PR Interview with Emma Noye and Rebecca Riley, PR Account Managers at White Space PR
About White Space
What is special about the agency’s approach to PR?
Rebecca: We believe PR should be all about having conversations. The term ‘PR’ now means so much more than just ‘public relations’. It’s about simplifying and then amplifying messages so that the right people hear and see what you’ve got to say. With the growth of social media, there’s so many more channels that organisations can use to communicate their messages so we do our best to stay on the ball and think of all the ways we can to help businesses get to their audiences.
Emma: Also, we’re fortunate to be in a position to offer our clients a complete communication ‘one-stop-shop’. Supported by an entire creative design studio, we can tackle marketing, PR and social media all under one roof.
What qualities do you look for in new recruits?
Emma: Our recent recruitment process saw us looking for team members who had the right personality, tenacity and drive to support our existing team and ultimately help drive the business forward. Qualifications aren’t necessarily important, but we want to see someone who is passionate, can inspire those around them and give confidence to their clients.
What has been the biggest challenge for the agency?
Emma: There’s no doubt that, like many businesses, we found the economic downturn difficult. But, due to lots of hard work and pulling together as a team, we’re now in a very strong position. With a number of new recruits onboard and numerous contract wins already, 2012 is shaping up to be a big year for White Space.
Tell us about one of your clients you recently worked with. What was the company’s brief, your approach and the result?
One of our recent successes has been the Ipswich Central Business Improvement District (BID) Renewal campaign.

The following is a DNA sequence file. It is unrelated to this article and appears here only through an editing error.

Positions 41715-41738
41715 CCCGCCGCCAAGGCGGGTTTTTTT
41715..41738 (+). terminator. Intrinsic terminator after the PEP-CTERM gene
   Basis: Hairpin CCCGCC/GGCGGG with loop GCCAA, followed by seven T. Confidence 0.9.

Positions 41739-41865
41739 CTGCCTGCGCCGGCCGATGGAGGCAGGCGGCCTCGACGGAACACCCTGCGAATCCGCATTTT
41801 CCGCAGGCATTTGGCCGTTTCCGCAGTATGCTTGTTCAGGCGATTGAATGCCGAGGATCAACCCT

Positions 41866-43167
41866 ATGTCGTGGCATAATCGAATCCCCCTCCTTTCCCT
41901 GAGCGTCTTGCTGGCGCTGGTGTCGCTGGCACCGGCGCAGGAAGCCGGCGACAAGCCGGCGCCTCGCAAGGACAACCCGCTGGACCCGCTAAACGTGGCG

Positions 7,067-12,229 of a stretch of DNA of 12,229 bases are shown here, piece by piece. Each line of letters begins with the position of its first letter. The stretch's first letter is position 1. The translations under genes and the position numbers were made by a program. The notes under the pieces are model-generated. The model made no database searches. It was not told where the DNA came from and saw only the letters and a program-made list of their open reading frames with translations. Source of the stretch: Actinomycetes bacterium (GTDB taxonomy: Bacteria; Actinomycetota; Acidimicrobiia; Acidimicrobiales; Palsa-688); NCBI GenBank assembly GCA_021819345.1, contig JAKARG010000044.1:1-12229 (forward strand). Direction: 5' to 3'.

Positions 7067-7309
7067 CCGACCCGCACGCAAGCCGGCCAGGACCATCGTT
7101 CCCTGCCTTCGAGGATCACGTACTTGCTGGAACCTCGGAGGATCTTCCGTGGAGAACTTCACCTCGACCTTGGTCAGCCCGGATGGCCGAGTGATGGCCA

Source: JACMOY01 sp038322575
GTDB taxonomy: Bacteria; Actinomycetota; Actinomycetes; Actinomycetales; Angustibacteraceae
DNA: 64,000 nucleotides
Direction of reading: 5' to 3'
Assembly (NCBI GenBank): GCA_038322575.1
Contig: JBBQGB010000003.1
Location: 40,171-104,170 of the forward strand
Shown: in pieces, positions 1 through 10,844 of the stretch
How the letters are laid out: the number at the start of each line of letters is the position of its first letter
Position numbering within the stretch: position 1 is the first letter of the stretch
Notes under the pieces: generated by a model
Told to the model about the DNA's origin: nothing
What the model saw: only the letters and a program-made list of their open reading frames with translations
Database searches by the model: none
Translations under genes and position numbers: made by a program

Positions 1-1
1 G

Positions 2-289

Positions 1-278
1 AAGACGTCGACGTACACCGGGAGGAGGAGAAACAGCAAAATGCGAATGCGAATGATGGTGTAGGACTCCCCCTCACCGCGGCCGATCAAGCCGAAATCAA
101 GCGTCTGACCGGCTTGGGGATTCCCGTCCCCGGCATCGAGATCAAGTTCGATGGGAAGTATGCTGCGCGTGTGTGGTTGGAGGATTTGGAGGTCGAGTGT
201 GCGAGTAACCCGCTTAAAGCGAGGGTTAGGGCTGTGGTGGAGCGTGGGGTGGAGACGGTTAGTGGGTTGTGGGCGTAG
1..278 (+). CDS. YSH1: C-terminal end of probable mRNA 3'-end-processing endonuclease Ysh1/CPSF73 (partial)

The crux of the ten month campaign (running from March to October 2011) was to help Ipswich Central retain their BID status and be voted into a second five year term. Every PR message had to be tailored and be in keeping with the renewal objectives, as well as promoting Ipswich in the best light possible, as the main objective was getting people to say yes. All PR was aimed at businesses, demonstrating what a great job Ipswich Central do.
We achieved over 120 pieces of print and web coverage, with over 15 radio interviews being conducted. The advertising spend equivalent achieved was £140,000 and the BID voting results were fantastic. Ipswich received the highest ever turnout for a BID renewal (70% of businesses that could vote did), and of those that voted, 93% voted yes. We also secured the backing of Sir Stuart Rose, the ex-M&S chairman. This was the first ever BID scheme that Sir Stuart had publicly backed.
As a result of the BID being renewed, it will see an additional £3.76m worth of investment be brought into Ipswich between 2012 and 2017.
How do you balance the use of social media and traditional PR in your work?